Thursday, September 1, 2011

Littlest Violin

So, I put off writing a blog post for a long time. Half of which is because I've become super lazy, and the other part was because I didn't want to comment on anything that could be an issue with me in the future. At this point, I don't really give a hoot.

This post will be a soju induced rant, so it may not be important. Lets start with Korea in general. Korea is a wonderful country. Safe, clean, and very efficient.  The public transportation and low cost of taxis can't be beat. Plus, I LOVE not having to tip. Tipping is stupid.

On the other hand, I will go with a stereotype that Koreans are the best in the world at copying. Koreans focus so hard on education and information, that their culture greatly lacks in creativity and originality. Yes, the American education system is a joke, and I wish we could find some sort of medium between the American system and the Korean system, but the Korean system's power comes from aggressive parenting, which no tax dollars can immitate. On the other hand, America encourages freedom of expression and speech, which has enabled us to become leaders and pioneers in many areas throughout the last two centuries. Korea, in its current form, can never hope to accomplish that. Their students become zombies who are robbed of any and all ability to discover their own passions or interests.

I think a lot of this stems from the mandatory military service required by Korean citizens. All militaries preach that you don't ask questions, and this philosophy has extended into education, business, and all other aspects of life. "Why" is not an appropriate question. This completely contradicts my education, which encouraged me to ask "why." There is no line of communication to discuss reason, it is a simple matter of right and wrong. People say that is "just Korea," but I think it it is a ridiculous way to run a business. I think Korea is fantastic in many ways, but their approach to business and education is not something I could ever deal with on a long term basis. At Chungdahm (my employer) I am pretty sure they advance students who sign up for extra courses while completely ignoring actual class performance. For my second term in a row, the best student I have had in a class has been held back because it is their first time in a class, while weaker students have advanced because of age or enrollment in intensive classes. It is a joke, and undermines any idea that I'm a teacher.

As for my time teaching, it has been a complete waste. Coming from law school, I chose an academy that encouraged the socratic method and offered mutliple higher level courses. Yet the branch that hired me decided to stick me with 5th graders who had very limited English skills. I had never taught children before, and had no idea how to deal with them, let alone foreign kids. As a result, I made a ton of mistakes my first term. Most of them my fault, but I had no idea what I was doing. Since then, I have never been allowed to teach an upper level course. Why was I hired to teach bullshit English? I have no idea. I don't regret coming to Korea, but I came to Korea to teach, and I have not been given a chance to teach students at the level I would be best at teaching. This does not include my intensive class, but that would require a long rant all its own. I know I am far from the best teacher, but I was also put into a job I was never suited for. So, yeah, teaching in Korea sucks unless you have been here a long time or speak Korean. I can't wait to get home.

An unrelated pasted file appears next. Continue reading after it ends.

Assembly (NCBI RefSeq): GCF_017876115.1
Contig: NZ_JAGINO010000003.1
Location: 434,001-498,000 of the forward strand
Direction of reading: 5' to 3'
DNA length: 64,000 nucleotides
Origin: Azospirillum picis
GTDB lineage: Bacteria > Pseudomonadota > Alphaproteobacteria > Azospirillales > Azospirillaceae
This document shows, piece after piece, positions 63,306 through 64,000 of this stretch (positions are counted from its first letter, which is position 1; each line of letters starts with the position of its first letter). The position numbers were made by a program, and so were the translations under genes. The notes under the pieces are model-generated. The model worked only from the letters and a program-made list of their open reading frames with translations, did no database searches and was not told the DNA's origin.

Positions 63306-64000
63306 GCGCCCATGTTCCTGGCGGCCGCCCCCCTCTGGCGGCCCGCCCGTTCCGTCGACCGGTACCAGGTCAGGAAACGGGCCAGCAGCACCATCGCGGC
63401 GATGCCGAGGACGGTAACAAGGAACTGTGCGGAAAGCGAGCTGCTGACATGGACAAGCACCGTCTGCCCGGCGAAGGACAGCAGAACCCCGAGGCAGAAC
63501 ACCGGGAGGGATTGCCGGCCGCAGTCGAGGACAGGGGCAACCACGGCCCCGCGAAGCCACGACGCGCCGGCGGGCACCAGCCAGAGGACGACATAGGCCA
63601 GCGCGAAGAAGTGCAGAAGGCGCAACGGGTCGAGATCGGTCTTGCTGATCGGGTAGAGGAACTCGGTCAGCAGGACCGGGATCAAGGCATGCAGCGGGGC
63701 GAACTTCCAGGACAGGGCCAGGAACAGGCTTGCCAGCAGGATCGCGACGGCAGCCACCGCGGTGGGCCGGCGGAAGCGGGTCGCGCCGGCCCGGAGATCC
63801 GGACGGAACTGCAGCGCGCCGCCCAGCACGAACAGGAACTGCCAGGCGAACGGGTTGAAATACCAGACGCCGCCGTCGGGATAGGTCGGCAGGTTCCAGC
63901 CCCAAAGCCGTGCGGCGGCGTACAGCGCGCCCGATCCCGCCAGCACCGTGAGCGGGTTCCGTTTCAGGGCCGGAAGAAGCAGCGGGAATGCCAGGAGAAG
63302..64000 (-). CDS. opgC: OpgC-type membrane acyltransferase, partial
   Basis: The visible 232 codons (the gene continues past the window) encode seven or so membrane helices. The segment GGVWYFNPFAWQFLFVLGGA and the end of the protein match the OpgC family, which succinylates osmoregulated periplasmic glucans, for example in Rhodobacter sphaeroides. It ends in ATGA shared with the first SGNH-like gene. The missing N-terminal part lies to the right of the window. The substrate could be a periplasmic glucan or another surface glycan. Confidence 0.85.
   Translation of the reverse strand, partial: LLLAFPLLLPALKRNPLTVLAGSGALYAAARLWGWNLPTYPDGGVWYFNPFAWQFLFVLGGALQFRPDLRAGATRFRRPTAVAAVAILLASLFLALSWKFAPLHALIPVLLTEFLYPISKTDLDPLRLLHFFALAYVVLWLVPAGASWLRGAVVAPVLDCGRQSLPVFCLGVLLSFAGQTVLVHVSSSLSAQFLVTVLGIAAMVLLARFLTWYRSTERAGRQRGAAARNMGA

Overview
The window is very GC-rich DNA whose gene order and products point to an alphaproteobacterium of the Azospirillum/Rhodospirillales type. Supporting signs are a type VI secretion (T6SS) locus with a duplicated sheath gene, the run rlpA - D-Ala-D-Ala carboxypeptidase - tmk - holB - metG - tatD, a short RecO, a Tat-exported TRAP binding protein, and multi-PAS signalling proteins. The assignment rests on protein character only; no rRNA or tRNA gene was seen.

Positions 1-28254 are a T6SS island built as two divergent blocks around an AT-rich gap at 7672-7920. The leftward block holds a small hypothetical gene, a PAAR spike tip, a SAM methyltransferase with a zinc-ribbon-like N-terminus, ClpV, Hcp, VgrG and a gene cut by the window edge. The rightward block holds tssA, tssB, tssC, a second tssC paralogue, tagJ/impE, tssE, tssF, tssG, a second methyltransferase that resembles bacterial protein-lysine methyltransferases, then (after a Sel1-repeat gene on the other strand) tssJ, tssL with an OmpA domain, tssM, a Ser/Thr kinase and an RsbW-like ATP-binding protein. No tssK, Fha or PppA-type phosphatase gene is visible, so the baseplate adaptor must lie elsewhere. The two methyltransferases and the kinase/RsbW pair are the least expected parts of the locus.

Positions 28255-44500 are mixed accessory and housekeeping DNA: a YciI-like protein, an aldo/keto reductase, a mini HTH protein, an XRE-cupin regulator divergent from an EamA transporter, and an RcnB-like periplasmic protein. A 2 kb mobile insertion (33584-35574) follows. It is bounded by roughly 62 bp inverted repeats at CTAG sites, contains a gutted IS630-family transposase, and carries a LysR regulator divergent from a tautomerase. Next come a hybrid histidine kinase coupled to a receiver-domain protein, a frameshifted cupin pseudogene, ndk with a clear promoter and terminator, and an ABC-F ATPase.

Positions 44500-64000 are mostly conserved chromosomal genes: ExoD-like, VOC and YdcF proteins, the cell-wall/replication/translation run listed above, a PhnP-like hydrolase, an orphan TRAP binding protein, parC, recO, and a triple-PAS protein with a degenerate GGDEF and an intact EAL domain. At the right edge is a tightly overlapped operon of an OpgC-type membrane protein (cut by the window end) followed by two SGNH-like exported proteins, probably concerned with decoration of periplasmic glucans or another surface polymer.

Outside of that.... Um.... It rained a lot. For like two months straight. Pretty ridiculous. That's still not excuse for me failing to do half the stuff I wanted to do while living in another country. It's very difficult because a lot of my co-workers have been in Korea a long time. They have seen it all, and have settled into their own lives. I see facebook photos of my friends from my training group out with their coworkers and get jealous, because my experience is nothing like that. We're all kind of on our own. Trying to find people willing to travel and visit historical sites with is very difficult.

Soo... this isn't a funny post. But I'm not in a funny mood. I have about four months left until I go home, and I really can't wait.  I love the country, but for multiple reasons (most of which are entirely my fault), I'm done with the place. Work is not going to provide me with any ounce of enjoyment, so I'll have to find different ways to enjoy this country.... Or start studying for the bar..... Gross....

Go, Kerry Collins.

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